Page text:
} (with a score of 0 so far), {`iO`

} (with a score
of 1), {`io`

} (with a score of 0), or {`Io`

} (with a
score of 0). We continue this until we have finished processing the string,
and then we have our answer.

Our dynamic programming approach has O(L) stages (where L is the input string
length), and each stage has a constant processing time since there are
no more than 16 states to consider. This results in an overall time
complexity of O(L), but notice that we have only been able to wave away a
constant factor because the number of events/computers was small. With E
possible events, the complexity would be O(L × 2^{E}.)

We can start by making the observation that for every valid quadrilateral,
p_{1}p_{2}p_{3}p_{4}, at least one of the
two diagonals divides the quadrilateral into two triangles. We can order
the points in the quadrilateral such that the diagonal formed by points
p_{1} and p_{3} splits the quadrilateral into two triangles.
This means that points p_{2} and p_{4} are on opposite sides
of the infinite line through p_{1} and p_{3} or vice versa.
Without loss of generality, we can assume the former, since it is just a renaming
of the same set of points in the same order.
The area of p_{1}p_{2}p_{3}p_{4} is equal to
the sum of the areas of the two triangles
p_{1}p_{3}p_{2} and
p_{1}p_{3}p_{4}.
These areas are equal to half of the product of the distance between
p_{1} and p_{3} and the distance between p_{2}
(or p_{4}) and the line through p_{1} and p_{3}.
Therefore, if we choose two points to be p_{1} and p_{3} in
our quadrilateral, we can find the minimum area using those two points by
getting the closest point to the line through p_{1} and p_{3}
on each side of the line.

With only 25 points, we can test every set of 4 points in every order. To make sure a specific order defines a simple polygon, it suffices to check the sign of the signed area of both triangles is positive. This can be done by checking the sign of the cross product when computing the area of the two triangles that make up the quadrilateral.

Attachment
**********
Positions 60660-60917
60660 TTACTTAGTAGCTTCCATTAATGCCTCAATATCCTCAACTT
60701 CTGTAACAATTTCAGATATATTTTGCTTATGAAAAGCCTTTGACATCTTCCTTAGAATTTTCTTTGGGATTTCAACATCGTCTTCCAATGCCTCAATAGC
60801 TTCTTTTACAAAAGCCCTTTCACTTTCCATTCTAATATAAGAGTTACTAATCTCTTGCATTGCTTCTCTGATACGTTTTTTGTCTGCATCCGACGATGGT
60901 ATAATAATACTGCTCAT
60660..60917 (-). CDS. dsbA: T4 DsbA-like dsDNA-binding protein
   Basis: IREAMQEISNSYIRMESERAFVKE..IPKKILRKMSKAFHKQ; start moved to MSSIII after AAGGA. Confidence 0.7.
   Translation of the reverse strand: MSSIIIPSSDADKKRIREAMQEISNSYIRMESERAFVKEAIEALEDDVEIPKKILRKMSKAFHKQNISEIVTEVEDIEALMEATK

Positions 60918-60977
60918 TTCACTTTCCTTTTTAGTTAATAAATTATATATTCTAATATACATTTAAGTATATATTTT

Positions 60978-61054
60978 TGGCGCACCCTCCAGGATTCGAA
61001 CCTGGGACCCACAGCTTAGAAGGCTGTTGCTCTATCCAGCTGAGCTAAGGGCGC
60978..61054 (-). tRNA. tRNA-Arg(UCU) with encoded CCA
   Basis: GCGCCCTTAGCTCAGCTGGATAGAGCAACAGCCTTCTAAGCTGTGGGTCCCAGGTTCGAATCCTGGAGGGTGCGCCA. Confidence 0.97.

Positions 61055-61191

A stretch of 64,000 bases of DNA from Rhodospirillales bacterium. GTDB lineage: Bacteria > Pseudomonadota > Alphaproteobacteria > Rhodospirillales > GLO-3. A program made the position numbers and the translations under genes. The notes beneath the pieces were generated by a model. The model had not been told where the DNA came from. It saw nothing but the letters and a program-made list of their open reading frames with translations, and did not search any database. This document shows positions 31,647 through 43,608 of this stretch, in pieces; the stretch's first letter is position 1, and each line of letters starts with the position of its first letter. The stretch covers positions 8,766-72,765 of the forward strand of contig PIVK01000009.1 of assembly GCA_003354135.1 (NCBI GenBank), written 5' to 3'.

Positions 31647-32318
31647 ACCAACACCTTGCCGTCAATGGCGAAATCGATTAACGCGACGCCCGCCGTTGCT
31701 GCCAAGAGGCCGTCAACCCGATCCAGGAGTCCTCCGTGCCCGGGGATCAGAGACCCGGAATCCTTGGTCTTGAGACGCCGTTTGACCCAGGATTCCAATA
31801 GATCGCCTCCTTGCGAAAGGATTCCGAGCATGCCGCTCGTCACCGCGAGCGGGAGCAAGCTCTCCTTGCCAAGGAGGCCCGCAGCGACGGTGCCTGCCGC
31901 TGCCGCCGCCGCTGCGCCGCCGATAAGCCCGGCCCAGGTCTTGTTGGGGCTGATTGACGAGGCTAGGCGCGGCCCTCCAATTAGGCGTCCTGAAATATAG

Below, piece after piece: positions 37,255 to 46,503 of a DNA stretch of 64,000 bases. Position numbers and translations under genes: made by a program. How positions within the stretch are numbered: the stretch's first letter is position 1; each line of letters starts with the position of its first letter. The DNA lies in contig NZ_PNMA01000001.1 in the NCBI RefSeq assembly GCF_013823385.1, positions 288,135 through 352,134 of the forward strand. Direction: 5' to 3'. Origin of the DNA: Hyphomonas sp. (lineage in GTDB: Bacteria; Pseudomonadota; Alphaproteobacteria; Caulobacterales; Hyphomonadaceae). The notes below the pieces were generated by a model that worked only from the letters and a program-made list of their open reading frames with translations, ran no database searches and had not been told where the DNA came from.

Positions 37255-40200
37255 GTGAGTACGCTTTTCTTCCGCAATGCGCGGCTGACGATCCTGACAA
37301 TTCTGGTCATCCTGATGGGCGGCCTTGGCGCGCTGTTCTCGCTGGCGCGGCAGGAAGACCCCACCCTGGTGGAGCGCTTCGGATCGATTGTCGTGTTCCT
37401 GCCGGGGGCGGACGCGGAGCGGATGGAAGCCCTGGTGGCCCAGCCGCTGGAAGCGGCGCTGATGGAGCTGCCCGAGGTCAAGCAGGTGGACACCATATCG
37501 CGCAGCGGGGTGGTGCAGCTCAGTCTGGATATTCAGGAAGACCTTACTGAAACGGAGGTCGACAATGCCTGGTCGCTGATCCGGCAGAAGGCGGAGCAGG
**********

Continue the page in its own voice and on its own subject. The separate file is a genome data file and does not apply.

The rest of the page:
We could also can loop over all possible pairs of points to use as p_{1}
and p_{3}, and then, for each pair, loop through the remaining points
to find the closest on each side.
There are O(**N**^{2}) unique pairs of points and for each pair, we
check O(**N**) other points to find the closest on each side. This gives
an overall time complexity of O(**N**^{3}).

In test set 2 we have significantly more points to choose from that a time
complexity of O(**N**^{3}) will not work for the given time limit.
We can, however, precompute all lines formed by unique pairs of points
and do a circular
sweep line,
processing those lines in order of their slopes; this will make it much faster to
find the closest points to the lines. As we rotate, we keep the points in a list sorted
by their distance to the line.

We can add the horizontal line to the set of stop points, and use it as the starting angle
for the sweep line. This simplifies initialization because sorting the points by distance
to this line is simply sorting by y-coordinate.
Then, for any p_{1} and p_{3}, the closest points to the line
p_{1}p_{3} must be ones which are adjacent to either
p_{1} or p_{3} in the sorted list (because p_{1} and p_{3}
have a distance of 0). There is a constant number of candidates, so we can check them
all in constant time to find the best p_{2} and p_{4}.

As we rotate our orientation to line up with the next smallest sloped line, we can see that the only points that change their ordering in the sorted list are the two points of the line segment being looked at. Taking advantage of this, we can maintain our sorted list of points by just swapping the adjacent pairs of each line after we consider them in order of slope.

Because we still have O(**N**^{2}) unique lines and we need to sort
them by their slopes, the initial time complexity to generate the sorted list
of lines and the initial ordering of the points is
O(**N**^{2} log **N**). After we have all the line segments
sorted, we can maintain the sorted list and go through each line in order and
find the closest points in O(1) per line. This results in an overall time
complexity of O(**N**^{2} log **N**).